To do this Kozubal developed a counterflow indirect design wherein a small amount of supply air is bled off and fed through evaporative channels adjacent to the supply air channels. In this way the supply air is cooled via conduction to the evaporative channels, without adding any moisture to the supply air.
To complete the cycle, the liquid desiccant must be regenerated to remove the water it absorbed. To accomplish this, heat is added to the desiccant to raise the absorbed water’s vapor pressure. Blow air past this hot desiccant and water vapor is carried away, which is done in another specially designed heat and mass exchanger.
“This air conditioner works by adding heat,” Eric said, “We can use natural gas, solar heat or waste heat from many industrial processes to drive an air conditioner.”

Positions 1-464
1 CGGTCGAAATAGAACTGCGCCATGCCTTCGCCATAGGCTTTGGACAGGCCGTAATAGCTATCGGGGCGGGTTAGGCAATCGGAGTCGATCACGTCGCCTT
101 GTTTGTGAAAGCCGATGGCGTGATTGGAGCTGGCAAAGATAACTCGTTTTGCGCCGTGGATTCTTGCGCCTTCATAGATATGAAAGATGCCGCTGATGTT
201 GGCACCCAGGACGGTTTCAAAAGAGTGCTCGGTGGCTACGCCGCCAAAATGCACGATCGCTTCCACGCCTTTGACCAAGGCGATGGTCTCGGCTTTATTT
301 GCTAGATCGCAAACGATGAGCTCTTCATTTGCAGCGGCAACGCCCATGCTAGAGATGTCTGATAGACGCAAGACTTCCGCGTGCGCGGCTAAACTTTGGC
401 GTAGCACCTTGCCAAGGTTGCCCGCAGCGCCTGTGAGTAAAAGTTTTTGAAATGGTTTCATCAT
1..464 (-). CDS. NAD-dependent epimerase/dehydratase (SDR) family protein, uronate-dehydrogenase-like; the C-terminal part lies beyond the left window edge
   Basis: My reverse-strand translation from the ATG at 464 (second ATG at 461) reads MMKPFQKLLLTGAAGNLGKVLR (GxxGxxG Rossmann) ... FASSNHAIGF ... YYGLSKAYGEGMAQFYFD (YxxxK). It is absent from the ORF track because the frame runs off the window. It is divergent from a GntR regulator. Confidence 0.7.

“I can foresee a time when this approach replaces most air conditioning in the world,” said Judkoff.
Kozubal points out that aside from large energy savings, DEVAP has several other advantages over conventional cooling including:
- No need for environmentally damaging working fluids used in vapor compression systems.
- The working fluids in DEVAP are environmentally benign — water and a strong salt solution for the desiccant.
- DEVAP allows independent control of temperature and humidity, something that is not possible with conventional air conditioning unless an expensive overcooling and re-heating process is employed.
- No need for a compressor, and large amounts of expensive copper coils.
- DEVAP contains fewer moving parts in the form of simple low pressure pumps and fans.